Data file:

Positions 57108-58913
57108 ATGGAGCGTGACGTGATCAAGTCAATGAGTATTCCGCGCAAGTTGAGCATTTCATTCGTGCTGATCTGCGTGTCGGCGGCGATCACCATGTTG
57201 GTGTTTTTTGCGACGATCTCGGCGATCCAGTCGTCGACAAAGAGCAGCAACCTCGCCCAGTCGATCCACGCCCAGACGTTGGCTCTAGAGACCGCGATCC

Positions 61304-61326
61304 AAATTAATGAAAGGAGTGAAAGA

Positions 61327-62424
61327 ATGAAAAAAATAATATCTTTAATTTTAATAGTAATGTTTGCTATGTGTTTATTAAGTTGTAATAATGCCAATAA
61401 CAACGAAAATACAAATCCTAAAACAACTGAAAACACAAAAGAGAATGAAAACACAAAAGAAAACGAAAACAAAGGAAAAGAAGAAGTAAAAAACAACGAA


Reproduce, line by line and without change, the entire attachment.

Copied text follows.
Positions 57108-58913
57108 ATGGAGCGTGACGTGATCAAGTCAATGAGTATTCCGCGCAAGTTGAGCATTTCATTCGTGCTGATCTGCGTGTCGGCGGCGATCACCATGTTG
57201 GTGTTTTTTGCGACGATCTCGGCGATCCAGTCGTCGACAAAGAGCAGCAACCTCGCCCAGTCGATCCACGCCCAGACGTTGGCTCTAGAGACCGCGATCC

Positions 61304-61326
61304 AAATTAATGAAAGGAGTGAAAGA

Positions 61327-62424
61327 ATGAAAAAAATAATATCTTTAATTTTAATAGTAATGTTTGCTATGTGTTTATTAAGTTGTAATAATGCCAATAA
61401 CAACGAAAATACAAATCCTAAAACAACTGAAAACACAAAAGAGAATGAAAACACAAAAGAAAACGAAAACAAAGGAAAAGAAGAAGTAAAAAACAACGAA